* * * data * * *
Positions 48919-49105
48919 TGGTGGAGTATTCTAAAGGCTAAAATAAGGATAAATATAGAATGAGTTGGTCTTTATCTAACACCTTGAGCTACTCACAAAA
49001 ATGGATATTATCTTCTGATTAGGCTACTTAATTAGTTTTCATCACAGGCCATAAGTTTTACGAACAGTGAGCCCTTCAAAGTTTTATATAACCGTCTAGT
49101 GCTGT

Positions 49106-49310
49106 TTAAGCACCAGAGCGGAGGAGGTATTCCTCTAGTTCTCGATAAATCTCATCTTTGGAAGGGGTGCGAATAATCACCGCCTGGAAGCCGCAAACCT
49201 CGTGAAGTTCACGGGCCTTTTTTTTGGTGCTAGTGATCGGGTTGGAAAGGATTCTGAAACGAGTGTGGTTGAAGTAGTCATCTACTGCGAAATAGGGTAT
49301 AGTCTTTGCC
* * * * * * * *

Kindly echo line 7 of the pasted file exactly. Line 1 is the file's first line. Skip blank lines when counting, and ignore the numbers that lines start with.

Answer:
49201 CGTGAAGTTCACGGGCCTTTTTTTTGGTGCTAGTGATCGGGTTGGAAAGGATTCTGAAACGAGTGTGGTTGAAGTAGTCATCTACTGCGAAATAGGGTAT